May 102012
 

Here’s a poem by Mark Lavorato, not about Nature so much as about Being, about the surprising thereness of our mysterious collisions with the wild, that sudden glimpse into the eyes of a startled animal, the eyes looking into your eyes. Unforgettable are lines like

and with two bounds of flaming grace

it slipped through a slot in the long grass
the candle flame of its tail doused
into a thin wick of shadow

I read herein faint echoes of D. H. Lawrence and also reminders of an American poet, Robert Wrigley, whose nature poems I admire greatly. Mark Lavorato is a Montreal writer (poems, novels, also he takes photographs and composes music). This poem is from his new book Wayworn Wooden Floors, due out imminently with Porcupine’s Quill.

dg

 

 

Happiness

A true story: Found a fox once
bright coil rusting in the spring grass

looked like it’d died in its sleep
its nose drowned in the fur of its tail

so I crouched down to touch
the still-glowing embers of its pelt

when, with a wild and frozen start, it woke up
I will never forget the electric green

of its eyes fixed to mine, and the
rushing sense that I was looking

into something I’d been scanning for
for miles or years or fathoms

and had found at precisely the moment
I wasn’t prepared to, butterfly net in the closet

My need to swallow splintered the exchange
and with two bounds of flaming grace

it slipped through a slot in the long grass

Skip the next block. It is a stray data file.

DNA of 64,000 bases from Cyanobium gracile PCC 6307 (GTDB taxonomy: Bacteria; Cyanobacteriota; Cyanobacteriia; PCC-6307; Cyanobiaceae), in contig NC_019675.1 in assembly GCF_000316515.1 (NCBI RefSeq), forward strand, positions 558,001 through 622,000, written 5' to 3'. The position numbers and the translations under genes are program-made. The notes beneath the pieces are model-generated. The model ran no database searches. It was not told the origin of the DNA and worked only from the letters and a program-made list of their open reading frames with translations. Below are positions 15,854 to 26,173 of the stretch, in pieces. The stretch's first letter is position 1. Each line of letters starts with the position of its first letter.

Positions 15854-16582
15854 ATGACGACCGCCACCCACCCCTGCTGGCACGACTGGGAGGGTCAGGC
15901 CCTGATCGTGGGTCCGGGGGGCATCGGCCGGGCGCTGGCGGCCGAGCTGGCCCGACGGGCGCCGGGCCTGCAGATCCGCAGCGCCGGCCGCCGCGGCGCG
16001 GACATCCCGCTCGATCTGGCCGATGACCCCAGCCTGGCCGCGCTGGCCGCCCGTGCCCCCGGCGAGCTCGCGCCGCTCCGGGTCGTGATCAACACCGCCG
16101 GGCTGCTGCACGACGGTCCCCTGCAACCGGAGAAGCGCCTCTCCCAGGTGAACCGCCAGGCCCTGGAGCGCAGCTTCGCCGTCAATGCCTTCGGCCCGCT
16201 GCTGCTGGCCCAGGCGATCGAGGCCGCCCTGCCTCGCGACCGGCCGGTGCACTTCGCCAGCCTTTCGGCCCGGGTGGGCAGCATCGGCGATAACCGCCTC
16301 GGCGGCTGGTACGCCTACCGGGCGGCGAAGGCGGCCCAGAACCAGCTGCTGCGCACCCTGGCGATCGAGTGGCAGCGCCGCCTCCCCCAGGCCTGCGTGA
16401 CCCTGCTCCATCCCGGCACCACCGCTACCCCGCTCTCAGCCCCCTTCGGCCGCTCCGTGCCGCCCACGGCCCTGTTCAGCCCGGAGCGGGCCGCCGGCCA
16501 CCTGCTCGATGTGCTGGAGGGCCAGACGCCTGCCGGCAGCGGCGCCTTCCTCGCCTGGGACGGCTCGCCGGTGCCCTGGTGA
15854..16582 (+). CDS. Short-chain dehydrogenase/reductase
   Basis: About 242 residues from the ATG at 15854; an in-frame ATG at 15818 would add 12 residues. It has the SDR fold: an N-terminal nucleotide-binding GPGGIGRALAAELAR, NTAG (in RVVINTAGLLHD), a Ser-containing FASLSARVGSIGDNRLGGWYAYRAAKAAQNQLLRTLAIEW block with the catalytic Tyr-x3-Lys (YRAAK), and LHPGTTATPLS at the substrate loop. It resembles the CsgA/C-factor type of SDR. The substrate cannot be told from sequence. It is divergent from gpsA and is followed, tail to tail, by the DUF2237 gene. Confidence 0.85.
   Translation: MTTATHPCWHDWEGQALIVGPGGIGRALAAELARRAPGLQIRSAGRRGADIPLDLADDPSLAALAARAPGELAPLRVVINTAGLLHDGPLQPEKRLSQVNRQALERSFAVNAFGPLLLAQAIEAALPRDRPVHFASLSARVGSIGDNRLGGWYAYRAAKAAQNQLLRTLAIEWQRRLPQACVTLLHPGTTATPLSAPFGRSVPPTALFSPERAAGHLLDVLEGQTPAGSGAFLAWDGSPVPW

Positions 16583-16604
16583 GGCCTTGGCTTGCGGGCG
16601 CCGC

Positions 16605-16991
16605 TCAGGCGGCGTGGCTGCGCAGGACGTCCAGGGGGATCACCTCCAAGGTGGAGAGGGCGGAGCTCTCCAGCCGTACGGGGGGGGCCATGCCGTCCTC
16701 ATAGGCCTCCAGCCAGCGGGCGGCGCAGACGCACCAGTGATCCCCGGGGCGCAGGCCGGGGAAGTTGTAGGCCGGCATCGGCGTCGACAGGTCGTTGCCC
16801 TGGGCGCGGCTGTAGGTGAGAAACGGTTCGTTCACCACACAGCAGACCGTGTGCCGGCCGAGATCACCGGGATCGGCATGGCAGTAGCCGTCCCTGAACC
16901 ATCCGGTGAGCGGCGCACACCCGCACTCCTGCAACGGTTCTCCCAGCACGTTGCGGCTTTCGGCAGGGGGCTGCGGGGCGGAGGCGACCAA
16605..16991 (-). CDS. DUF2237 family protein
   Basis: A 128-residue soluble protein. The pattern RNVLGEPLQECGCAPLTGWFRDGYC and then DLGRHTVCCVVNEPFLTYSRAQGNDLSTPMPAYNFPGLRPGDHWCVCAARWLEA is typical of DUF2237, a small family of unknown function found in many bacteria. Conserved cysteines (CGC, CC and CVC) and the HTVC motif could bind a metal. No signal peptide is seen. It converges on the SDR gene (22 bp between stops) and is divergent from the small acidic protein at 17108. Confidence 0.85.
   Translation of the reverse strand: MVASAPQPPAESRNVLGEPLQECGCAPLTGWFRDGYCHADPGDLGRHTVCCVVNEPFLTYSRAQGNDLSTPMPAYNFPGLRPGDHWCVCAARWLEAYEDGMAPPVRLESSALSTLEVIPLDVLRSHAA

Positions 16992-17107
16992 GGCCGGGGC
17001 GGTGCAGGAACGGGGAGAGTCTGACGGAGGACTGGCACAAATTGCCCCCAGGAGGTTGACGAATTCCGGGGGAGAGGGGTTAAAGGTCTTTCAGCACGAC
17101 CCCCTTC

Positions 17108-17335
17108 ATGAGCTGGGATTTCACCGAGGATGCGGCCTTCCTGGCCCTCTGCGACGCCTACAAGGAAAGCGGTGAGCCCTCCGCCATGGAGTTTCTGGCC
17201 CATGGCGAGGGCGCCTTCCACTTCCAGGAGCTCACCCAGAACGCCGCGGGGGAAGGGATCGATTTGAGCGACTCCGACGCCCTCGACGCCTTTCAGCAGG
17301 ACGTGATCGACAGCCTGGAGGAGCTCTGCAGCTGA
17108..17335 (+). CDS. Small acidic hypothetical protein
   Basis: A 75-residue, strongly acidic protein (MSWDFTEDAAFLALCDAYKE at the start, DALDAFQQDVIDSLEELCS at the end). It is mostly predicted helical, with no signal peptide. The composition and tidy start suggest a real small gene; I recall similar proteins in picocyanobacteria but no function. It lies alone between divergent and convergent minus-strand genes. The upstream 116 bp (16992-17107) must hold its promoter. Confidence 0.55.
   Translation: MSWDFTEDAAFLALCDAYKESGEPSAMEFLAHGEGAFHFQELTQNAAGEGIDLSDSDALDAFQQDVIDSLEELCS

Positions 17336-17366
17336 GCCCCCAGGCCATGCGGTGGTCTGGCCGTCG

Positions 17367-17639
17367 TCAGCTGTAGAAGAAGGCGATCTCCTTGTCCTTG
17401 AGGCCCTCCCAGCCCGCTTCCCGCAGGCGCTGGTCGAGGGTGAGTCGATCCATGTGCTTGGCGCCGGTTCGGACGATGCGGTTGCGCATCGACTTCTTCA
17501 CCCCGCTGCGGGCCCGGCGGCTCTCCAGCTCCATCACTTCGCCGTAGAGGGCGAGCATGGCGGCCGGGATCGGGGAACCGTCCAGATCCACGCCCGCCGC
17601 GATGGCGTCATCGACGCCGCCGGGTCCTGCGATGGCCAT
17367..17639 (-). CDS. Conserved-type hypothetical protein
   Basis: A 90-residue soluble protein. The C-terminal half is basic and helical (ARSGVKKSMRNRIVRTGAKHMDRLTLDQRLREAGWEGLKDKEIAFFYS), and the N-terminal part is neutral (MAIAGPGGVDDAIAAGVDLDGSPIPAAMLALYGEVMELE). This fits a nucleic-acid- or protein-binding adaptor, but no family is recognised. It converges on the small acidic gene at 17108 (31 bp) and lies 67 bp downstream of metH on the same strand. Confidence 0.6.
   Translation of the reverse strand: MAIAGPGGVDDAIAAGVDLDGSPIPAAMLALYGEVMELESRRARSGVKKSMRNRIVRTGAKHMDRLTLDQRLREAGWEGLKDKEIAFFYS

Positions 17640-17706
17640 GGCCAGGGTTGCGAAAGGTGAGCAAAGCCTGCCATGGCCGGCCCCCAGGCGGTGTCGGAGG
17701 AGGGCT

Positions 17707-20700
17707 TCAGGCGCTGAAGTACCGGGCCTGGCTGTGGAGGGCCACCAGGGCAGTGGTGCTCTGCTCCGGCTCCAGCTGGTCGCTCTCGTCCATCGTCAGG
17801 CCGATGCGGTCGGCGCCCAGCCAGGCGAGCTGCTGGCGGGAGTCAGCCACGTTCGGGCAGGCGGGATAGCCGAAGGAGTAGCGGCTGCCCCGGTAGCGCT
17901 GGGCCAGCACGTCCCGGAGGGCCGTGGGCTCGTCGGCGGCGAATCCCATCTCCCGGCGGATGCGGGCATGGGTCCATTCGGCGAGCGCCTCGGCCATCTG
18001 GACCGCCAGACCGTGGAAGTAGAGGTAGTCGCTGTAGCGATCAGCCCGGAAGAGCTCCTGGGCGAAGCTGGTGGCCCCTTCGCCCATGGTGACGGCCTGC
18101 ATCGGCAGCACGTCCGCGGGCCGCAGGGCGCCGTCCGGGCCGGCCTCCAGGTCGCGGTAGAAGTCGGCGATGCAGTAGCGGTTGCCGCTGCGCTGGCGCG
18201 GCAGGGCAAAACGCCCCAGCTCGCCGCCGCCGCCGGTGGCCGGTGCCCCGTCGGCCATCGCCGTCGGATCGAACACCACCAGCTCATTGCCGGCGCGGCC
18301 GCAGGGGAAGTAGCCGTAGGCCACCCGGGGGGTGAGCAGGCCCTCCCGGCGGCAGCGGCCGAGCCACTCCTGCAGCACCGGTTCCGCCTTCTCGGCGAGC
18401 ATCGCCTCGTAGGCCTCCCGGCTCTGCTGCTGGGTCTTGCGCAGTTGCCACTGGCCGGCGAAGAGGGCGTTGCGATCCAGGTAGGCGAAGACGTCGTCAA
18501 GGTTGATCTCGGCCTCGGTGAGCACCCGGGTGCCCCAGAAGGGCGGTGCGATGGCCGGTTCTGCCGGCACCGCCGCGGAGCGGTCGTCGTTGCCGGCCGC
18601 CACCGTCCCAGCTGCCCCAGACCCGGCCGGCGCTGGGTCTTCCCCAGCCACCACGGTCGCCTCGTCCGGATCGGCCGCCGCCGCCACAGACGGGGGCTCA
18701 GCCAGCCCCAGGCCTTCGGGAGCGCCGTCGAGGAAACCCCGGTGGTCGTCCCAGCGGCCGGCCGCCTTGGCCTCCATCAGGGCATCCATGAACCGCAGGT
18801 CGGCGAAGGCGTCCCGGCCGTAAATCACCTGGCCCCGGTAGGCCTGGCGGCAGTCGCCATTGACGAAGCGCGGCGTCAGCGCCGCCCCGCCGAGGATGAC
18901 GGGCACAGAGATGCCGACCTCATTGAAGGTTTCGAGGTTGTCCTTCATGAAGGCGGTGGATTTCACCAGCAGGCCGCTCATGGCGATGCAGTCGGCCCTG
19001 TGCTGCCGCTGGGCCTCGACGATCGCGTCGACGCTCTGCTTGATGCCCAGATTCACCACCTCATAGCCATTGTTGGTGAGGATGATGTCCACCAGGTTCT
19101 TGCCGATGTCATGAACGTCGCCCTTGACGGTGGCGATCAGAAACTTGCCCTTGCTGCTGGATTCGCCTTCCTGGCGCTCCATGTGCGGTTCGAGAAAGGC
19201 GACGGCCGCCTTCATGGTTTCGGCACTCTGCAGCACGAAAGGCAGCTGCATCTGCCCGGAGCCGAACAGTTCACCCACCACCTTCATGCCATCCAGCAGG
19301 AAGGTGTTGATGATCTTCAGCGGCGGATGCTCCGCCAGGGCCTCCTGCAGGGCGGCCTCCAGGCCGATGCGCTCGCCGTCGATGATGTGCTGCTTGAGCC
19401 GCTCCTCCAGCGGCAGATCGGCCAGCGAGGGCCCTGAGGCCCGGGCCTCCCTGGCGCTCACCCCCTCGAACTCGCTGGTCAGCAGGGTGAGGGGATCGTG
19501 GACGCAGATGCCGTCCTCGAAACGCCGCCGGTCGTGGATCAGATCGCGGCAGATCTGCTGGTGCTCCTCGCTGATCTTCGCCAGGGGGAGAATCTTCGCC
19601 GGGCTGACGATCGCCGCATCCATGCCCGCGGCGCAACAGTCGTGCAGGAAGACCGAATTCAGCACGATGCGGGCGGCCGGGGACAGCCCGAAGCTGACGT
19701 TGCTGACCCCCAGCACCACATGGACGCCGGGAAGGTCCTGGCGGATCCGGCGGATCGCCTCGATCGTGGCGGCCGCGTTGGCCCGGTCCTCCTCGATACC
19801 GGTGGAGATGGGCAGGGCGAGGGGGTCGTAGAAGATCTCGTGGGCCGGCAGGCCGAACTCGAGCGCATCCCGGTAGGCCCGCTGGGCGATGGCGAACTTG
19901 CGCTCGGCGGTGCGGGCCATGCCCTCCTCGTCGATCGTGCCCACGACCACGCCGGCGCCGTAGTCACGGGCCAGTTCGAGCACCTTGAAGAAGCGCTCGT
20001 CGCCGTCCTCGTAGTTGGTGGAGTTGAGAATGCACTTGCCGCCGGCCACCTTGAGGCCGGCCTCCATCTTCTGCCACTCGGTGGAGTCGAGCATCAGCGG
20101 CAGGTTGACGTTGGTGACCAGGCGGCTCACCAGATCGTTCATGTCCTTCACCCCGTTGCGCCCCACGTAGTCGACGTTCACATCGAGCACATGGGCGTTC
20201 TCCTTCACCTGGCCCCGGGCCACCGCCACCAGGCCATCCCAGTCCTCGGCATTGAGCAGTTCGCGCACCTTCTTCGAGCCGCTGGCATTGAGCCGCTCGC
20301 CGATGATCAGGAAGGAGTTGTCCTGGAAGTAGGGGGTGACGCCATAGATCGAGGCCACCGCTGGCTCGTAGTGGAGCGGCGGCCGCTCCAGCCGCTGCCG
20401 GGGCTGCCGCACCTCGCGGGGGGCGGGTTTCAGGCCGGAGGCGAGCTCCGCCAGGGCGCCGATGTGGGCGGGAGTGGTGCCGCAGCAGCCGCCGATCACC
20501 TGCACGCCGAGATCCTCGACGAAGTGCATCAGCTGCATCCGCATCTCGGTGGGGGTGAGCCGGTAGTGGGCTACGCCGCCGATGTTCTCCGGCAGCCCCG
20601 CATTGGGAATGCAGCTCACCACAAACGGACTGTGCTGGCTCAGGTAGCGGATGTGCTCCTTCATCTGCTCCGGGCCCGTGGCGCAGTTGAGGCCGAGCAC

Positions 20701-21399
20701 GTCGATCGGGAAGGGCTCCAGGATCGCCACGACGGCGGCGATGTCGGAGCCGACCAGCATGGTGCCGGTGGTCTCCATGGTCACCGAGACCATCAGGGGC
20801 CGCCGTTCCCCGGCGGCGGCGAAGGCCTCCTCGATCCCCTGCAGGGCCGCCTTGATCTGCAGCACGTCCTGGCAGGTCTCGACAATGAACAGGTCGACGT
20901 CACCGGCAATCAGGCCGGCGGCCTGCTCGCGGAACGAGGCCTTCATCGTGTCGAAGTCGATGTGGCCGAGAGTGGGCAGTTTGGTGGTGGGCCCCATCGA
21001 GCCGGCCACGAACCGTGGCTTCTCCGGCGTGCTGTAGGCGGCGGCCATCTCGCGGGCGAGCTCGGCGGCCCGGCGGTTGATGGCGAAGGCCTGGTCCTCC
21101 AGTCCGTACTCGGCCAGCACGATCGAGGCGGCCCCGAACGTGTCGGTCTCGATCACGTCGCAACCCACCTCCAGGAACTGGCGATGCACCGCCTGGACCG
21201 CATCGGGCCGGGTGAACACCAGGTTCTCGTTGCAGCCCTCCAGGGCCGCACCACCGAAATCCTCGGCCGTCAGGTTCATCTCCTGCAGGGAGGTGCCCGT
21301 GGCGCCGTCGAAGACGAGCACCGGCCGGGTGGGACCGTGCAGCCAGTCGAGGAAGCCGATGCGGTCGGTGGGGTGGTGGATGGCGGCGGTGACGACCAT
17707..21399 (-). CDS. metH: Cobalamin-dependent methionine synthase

the candle flame of its tail doused
into a thin wick of shadow

Must have stayed there an hour
wondering if he’d come back

— Mark Lavorato

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Mark Lavorato is the author of three novels, Veracity (2007), Believing Cedric (2011), and Burning-In (forthcoming). His first collection of poetry, Wayworn Wooden Floors, is published by the Porcupine’s Quill (2012). Mark lives in Montreal, where he also does work as a photographer and composer.

  7 Responses to “Happiness: A Poem — Mark Lavorato”

  1. Mark, this is a wonderful poem. Foxes are my totem and they enter many of my own poems…but yours is stunning. Thank you for it.

  2. Beautiful!

  3. ‘Enjoyed that, thanks.

  4. Really loved that. Thanks!

  5. I really love this poem!

  6. Ah, the foxes. Thanks for bringing back to me those greenest of eyes and most flaming of fur. If anyone ever characterizes “natural” colors as only dull ones, I just invoke the fox. Thanks.

  7. Wow, that is some poem. Almost perfect, even with–or because of–the cursed need to swallow.

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